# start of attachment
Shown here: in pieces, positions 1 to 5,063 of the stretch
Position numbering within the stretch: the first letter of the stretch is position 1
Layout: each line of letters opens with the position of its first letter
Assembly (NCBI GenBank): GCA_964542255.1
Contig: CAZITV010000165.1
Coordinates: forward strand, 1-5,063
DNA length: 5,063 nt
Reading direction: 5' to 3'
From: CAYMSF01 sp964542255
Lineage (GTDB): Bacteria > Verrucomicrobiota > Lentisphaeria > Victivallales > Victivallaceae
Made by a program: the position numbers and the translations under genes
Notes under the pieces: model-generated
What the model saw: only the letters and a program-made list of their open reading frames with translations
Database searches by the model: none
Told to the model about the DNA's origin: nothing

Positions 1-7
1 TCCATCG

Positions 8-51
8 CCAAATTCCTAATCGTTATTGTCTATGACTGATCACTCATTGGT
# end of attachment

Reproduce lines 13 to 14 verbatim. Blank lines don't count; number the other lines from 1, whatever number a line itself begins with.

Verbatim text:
What the model saw: only the letters and a program-made list of their open reading frames with translations
Database searches by the model: none